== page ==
There are a number of ways to segment the consultancy market but the six categories below are used quite commonly. Type M firms represent the pure management consultancy firms whilst the other 5 categories represent different blends of expertise.

  • Type M – Firms that offer pure management consulting only, including management consulting services (strategy, human resources, change management, programme management, financial management, operations, business process re-engineering, economic and environmental consulting, marketing and corporate communications, and outsourcing advice), but not IT consulting.
  • Type A – Management consulting, accounting, tax and corporate advisory firms. The leaders here are the ‘Big Four’: Deloitte, Ernst & Young, KPMG and PWC, all of which are included in this report. Some ‘second tier’ accounting firms also offer management consulting services.
  • Type I – Management and IT consulting firms that provide both pure management and IT consulting; some also carry out systems development work (primarily programming).
  • Type E – Management and engineering consulting firms that share a common heritage in civil engineering and project management. Most are relatively new entrants to the management consulting market.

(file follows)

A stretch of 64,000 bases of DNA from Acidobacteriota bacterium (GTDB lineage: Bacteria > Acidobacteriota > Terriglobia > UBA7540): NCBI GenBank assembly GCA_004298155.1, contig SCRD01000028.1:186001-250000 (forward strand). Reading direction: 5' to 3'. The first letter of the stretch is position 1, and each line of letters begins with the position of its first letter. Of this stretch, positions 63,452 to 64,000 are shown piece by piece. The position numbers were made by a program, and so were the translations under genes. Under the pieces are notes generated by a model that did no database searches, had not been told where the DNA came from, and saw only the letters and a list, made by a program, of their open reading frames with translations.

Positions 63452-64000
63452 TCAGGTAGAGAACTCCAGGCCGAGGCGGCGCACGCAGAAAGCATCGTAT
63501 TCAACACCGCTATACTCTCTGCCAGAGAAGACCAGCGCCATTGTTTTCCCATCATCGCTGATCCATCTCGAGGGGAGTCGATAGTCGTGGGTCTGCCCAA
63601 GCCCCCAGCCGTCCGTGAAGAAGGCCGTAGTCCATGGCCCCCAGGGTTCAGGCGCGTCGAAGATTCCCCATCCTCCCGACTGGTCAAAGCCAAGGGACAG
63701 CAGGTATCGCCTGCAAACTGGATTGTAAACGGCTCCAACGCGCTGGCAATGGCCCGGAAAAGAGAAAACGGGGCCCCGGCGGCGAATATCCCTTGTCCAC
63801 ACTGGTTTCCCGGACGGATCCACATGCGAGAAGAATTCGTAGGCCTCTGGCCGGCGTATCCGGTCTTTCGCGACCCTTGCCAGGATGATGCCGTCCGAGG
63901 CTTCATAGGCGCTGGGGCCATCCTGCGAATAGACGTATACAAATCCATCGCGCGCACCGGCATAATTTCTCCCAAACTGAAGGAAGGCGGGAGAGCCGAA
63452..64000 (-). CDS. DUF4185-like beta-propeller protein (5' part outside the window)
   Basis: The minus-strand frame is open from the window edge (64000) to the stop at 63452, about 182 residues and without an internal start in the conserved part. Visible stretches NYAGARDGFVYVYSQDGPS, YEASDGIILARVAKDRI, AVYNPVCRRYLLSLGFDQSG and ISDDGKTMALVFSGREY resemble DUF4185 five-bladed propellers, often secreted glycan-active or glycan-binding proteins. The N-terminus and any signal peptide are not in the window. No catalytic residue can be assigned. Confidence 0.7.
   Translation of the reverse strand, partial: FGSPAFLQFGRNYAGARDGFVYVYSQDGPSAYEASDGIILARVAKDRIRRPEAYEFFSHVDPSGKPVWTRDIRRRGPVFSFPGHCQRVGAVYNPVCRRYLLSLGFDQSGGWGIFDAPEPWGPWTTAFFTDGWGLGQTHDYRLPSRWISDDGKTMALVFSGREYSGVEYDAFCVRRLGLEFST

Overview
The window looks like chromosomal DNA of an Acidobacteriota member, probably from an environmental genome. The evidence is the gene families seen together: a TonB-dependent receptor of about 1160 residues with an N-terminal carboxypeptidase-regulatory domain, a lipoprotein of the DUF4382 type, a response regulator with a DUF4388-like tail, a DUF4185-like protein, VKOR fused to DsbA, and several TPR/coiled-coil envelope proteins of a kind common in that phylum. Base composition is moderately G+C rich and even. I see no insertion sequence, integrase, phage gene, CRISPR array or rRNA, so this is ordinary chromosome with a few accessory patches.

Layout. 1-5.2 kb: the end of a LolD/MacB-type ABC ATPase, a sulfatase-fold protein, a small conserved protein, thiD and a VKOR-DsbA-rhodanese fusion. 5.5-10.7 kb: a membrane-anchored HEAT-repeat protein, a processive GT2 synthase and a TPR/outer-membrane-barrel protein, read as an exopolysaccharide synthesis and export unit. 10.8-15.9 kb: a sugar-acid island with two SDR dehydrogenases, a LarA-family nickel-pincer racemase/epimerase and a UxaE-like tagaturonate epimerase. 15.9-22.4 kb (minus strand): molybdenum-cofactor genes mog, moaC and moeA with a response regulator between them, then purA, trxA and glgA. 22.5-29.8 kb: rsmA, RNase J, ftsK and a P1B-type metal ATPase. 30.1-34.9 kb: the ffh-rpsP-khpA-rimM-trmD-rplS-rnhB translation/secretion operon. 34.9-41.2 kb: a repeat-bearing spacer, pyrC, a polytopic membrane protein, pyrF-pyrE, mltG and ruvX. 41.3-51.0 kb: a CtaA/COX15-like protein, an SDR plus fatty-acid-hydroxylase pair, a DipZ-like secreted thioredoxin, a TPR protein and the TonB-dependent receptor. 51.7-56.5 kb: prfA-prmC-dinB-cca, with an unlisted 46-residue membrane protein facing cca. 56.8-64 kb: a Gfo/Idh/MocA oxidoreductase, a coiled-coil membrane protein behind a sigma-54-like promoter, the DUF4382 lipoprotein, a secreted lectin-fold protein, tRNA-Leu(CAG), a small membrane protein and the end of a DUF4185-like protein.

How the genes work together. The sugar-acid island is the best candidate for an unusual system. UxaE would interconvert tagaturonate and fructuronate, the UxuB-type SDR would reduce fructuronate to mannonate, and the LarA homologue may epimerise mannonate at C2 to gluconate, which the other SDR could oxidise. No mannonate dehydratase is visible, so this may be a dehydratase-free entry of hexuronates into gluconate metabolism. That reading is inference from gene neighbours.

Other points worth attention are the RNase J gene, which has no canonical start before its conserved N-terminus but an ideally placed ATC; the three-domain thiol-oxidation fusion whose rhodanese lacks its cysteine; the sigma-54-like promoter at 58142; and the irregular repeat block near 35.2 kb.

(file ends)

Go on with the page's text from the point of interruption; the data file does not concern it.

• Type O – Management consulting and outsourcing firms. There is a small minority of firms that offer a combination of general management consulting services plus outsourcing/managed services.
  • Type C – Combined management consulting, IT systems development and outsourcing/managed services firms. The very biggest players in the consulting industry – notably Accenture and IBM Global Business Services – offer a full range of services from consulting through to delivering a managed service. Some firms, such as TATA Consultancy Services and Infosys Consulting, have entered the consulting market as a result of their outsourcing services; others, such as Accenture, have moved in the opposite direction, developing outsourcing services to complement their existing consulting practice.

The MCA’s Industry Insight Centre provides a wealth of useful information about the consultancy marketplace.

Once you have an understanding of how the market splits up then you need to map that against the type of consultancy service you are buying. The table below shows one way of defining different types of consultancy service. It is not an exact science, but this is a workable baseline for buyers to use if their organisation does not already have something similar in place.